In addition, the seniority bonus for pensioners will also grow - a monthly bonus for those who have more than 35 years of experience (men) and 30 years (women). Ukrainians who now have full experience (receive at least 75 USD) will not actually be affected by the increase in the minimum pension.
The indicator of the subsistence minimum will also increase from December 1 for various social and demographic groups of the population:
- for children under 6 years old: from 66 to 68 USD;
- for children from 6 to 18 years old: from 82 to 85 USD;
- for able-bodied persons: from 78 to 80 USD;
- for persons who have lost the ability to work: from 60 to 62 USD.
More significant changes would take place in 2021 – the increase will affect about 10 million pensioners, while it will take place in five stages for different categories.
What changes will 2021 bring for retirees?
The Ministry of Social Policy has developed a special calendar, according to which increases will take place in January, March (indexation by 11%), April (automatic recalculation of working pensioners, taking into account wages during the period of work and acquired work experience), July (it is also planned to increase the living wage from 63 to 66 USD, which will also lead to an increase in allowances and an increase in pensions) and December (it is planned to increase the minimum pension from UAH 66 to 69 USD, as well as an increase in a number of allowances).
Let's talk in more detail about the March indexation, because not all pensioners can count on it. As already noted, the indexation in March 2021 will average 11% and will affect about 10 million people.
As a result, most of the pensioners will receive a slight increase, and some will remain without it at all.
In particular, they might not count on an increase:
- those who received a minimum or less than the average salary;
- Ukrainians who have significant increases in pensions (for example, due to additional work experience);
- those who received a pension under a special law (for example, security officials).
And at the same time, those who have a lot of experience with a small or average salary, due to the additional payment for the length of service, can receive more than after the possible modernization of the "bare" pension. Moreover, the additional payment for seniority in 2021 will become a kind of trend and will have a significant impact on the amounts that pensioners will receive.
The main reason why some Ukrainians will not be able to retire on time in 2021 is precisely the failure to meet the length of service requirement.
How to buy working experience?
From 2021, the minimum length of insurance required for the appointment of a pension will increase to 28 years (January 1, 2022 - up to 29 years, etc.). This will continue until 2028 when the minimum insurance experience (the number of years when a person paid a single social contribution is counted) reaches 35 years for both men and women.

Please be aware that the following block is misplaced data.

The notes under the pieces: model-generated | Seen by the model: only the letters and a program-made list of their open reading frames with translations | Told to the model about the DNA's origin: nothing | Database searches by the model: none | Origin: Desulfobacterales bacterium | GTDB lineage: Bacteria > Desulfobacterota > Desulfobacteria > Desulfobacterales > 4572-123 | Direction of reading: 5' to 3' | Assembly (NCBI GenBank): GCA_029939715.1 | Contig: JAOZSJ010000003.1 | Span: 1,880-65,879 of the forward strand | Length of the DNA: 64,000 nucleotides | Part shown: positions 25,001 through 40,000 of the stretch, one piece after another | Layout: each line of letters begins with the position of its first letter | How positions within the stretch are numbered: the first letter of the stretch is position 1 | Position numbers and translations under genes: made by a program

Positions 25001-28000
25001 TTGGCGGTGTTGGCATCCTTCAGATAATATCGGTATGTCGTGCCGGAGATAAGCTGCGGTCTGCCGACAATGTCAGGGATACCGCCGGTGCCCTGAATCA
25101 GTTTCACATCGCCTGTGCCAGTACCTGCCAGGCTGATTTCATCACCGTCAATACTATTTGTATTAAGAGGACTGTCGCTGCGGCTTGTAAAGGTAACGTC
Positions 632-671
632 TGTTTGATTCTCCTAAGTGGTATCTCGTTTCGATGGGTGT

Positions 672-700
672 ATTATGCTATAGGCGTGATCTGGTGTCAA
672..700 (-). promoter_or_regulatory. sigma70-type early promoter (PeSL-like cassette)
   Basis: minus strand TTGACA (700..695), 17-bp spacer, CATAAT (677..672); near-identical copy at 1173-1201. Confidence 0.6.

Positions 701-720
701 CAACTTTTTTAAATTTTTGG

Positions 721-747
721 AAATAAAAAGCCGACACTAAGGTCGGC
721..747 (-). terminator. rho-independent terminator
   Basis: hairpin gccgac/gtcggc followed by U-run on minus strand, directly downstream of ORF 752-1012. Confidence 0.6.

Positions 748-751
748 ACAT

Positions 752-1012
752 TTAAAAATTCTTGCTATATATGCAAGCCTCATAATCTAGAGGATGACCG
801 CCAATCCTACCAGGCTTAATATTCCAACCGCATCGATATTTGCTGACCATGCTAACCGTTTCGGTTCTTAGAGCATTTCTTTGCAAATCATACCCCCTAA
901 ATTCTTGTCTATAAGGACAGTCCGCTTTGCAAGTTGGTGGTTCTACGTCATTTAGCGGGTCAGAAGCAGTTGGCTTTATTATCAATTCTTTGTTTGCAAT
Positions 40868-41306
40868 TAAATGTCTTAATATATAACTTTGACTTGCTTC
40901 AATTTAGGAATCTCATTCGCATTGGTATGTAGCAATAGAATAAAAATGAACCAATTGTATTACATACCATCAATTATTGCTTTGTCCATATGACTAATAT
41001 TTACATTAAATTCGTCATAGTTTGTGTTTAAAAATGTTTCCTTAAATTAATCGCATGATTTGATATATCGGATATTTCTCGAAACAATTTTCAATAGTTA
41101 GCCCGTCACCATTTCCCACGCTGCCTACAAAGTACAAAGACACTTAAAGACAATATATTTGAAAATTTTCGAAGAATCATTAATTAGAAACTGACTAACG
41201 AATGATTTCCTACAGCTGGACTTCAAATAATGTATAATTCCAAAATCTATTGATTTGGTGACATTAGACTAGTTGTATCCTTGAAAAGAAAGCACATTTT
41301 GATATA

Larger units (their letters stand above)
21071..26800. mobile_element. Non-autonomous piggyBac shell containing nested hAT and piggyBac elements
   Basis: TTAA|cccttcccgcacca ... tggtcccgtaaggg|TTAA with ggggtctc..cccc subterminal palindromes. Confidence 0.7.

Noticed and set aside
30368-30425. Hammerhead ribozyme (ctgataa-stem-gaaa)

"Such a veiled way to increase the retirement age: in order to retire at 60 years of age, with 35 years of experience, you, by and large, from the first day after graduating from a higher education institution must work legally and pay a single social contribution monthly," says economist Oleg Pendzin.
Due to the fact that Ukraine is a country in crisis and a person cannot always find timely employment legally (especially freelancers), it will be quite difficult to achieve these 35 years in 60 years. But, as noted in the Ministry of Social Policy, it is these pensioners who will be most protected and will receive payments and allowances at almost every stage of the recalculation of pensions.
For example, already the first of five increases, which will take place in January, will concern pensioners with insurance experience:
- at the age of 65 and with an insurance experience of 30/35 years or more (40% of the increased minimum wage from 178 to 213 USD) - from UAH 74 to 85 USD;
- the program of additional payments for pensioners over 80 years old will continue (18 USD per month), plus if you have 20/25 years of insurance, the minimum pension payment is 92 USD. And for lonely pensioners of this age – 119 USD (including the care allowance).
And what to do if you do not have enough experience? Buy it?
Back in the last century, the International Labor Organization at one of the forums determined that the replacement rate (the ratio of the average salary to the average pension) cannot be less than 40%, because if a person retires with a coefficient below 40%, “the level of his suffering is very tall." Ukraine has ratified these provisions. But while in Europe the indicators start at 42% (the lowest European indicator is in the Baltic countries), in Ukraine it barely reaches 25%.
"How do European countries achieve such a replacement rate? They have several levels of pension provision. The only level (solidarity system) cannot provide this replacement rate even in developed countries," economic expert Oleg Pendzin explains.
As the expert notes, the problem is that savings systems in weak economies tend to go bankrupt. For example, in 1996 they gave UAH 1.4 for 1 dollar, and today they give UAH 28.6. The hryvnia has fallen in price 25 times.
In reality, all the problems associated with the pension system are not problems of the Pension Fund, they are problems of the economy, problems of bringing the economy out of the shadows, problems of stability of the economy. Indeed, without a strategy, a program for its development, the question of the Ukrainian pensioner cannot be resolved.